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The Affordable Care Act presents the opportunity for Georgia to move forward in covering uninsured children in our state and working toward improved health outcomes as well.  Notable provisions already have gone into effect, but other major components of the law will be implemented in phases for the next few years.  The federal law provides an overarching frame for how the new system will work, but it is legislation and policy decisions at the state level that will make this law work well for kids and families in Georgia.  Given that it’s the start of a new calendar year and also of a new state legislative session, many leaders in Georgia are sharing their optimistic visions for our state.  We all want to see a healthier economy for our state.  But in order to achieve that goal, it stands to reason that we need a healthier Georgia. 

We stand to gain a lot for our state if we are wise in how we implement the Affordable Care Act.  But if we are at all passive in how we implement the law, we stand to lose a lot.  We lose millions of federal grant dollars for planning and implementation that will go to other states instead.  We lose the ability to structure a health care system for Georgia that works best for Georgians. 

And, while highly unlikely, if Congress repeals the entire law, we lose even more.  No longer will parents be able to cover their children on their insurance plans up to age 26.  No longer will insurance companies be required to provide coverage for children with pre-existing conditions.  In last week’s posting, I had mentioned a national call-in day would be scheduled for this week.  Given the tragedy in Tucson, however, the majority of Congressional action on the Hill has been halted.  We will continue to keep you posted as to when the call-in day will be rescheduled.  In the meantime, please take the time to sign onto an online petition, organized in part by MomsRising, which urges Congress to move forward with the new health law.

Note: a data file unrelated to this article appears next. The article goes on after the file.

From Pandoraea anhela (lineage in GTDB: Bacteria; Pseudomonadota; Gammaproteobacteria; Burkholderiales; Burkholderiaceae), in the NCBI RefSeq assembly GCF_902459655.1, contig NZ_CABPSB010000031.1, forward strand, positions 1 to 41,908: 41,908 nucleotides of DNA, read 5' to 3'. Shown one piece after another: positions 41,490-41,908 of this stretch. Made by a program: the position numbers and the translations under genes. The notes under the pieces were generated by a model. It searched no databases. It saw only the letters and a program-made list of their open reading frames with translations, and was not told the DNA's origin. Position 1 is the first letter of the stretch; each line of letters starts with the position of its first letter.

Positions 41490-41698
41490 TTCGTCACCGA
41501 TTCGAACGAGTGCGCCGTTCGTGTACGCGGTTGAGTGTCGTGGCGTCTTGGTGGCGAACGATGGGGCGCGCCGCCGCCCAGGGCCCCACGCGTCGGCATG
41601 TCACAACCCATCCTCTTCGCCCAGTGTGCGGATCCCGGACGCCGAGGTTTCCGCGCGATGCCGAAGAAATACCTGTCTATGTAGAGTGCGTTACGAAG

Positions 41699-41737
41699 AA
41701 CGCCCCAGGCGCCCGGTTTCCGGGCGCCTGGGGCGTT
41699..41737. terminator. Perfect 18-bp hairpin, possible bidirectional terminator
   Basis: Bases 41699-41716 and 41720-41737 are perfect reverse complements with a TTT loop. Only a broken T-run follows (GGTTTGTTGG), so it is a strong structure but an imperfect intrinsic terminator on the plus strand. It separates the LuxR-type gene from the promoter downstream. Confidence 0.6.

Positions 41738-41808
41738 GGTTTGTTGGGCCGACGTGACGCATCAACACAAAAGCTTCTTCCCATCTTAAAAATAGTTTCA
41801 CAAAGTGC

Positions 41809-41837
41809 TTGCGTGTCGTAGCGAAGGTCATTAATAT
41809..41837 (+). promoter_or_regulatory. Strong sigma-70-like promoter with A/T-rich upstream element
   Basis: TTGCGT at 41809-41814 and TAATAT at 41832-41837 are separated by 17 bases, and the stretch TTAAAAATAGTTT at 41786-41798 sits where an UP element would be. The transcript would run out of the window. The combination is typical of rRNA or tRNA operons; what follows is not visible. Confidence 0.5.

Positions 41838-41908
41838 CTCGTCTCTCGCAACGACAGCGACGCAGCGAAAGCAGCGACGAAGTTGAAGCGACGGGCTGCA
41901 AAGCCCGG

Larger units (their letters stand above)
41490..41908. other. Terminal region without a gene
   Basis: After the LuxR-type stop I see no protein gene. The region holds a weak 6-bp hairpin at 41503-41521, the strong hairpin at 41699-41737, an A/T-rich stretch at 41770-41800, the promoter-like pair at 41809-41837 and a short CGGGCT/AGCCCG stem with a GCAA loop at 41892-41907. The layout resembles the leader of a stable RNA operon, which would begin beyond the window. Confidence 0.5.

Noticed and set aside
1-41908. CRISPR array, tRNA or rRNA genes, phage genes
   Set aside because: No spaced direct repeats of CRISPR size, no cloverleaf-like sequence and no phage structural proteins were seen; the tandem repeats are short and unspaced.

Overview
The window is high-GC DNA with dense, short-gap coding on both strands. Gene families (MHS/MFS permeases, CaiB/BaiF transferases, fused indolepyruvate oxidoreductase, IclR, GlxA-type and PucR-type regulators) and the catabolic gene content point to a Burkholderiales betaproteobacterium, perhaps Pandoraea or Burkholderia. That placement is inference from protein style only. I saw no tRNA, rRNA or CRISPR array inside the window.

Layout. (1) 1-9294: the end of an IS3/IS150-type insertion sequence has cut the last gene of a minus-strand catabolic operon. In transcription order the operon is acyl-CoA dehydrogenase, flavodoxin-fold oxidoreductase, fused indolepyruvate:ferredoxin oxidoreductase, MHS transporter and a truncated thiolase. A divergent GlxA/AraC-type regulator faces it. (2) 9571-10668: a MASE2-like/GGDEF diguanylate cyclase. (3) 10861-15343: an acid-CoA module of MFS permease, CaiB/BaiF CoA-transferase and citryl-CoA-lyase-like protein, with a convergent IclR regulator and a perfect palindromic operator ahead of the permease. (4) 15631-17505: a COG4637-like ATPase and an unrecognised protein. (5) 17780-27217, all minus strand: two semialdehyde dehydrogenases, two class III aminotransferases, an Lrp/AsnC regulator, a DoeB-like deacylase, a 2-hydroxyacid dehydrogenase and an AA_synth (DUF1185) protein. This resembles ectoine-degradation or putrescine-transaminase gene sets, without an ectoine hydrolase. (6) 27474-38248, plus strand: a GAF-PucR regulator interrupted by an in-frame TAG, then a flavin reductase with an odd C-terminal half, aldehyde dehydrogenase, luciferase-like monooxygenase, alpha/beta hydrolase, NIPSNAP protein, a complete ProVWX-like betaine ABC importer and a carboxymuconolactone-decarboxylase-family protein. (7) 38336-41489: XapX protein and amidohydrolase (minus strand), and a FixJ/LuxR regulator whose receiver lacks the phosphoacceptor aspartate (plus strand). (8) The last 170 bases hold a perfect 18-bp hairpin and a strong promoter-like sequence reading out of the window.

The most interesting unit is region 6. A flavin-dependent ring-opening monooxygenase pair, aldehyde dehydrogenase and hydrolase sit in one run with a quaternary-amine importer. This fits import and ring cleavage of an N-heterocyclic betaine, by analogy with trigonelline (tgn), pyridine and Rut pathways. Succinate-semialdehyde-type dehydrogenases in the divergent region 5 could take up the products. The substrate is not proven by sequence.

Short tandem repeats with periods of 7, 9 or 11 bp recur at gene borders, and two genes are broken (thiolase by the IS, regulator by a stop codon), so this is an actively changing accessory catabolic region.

People throughout the U.S. are still reeling from the tragic shooting this past weekend.  Our thoughts go out to Congresswoman Giffords in her recovery, as well as to all other victims and families who have suffered a loss.  We collectively mourn as a nation for the senseless suffering.  Let us also collectively show gratitude and appreciation to all Members of Congress for all that they do for us.  As you continue to advocate on behalf of kids and on other issues which matter to you, please also take the time to thank them for their public service.

Joann Yoon, Assoc. Policy Director for Child Health

Voices for Georgia’s Children


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January 2011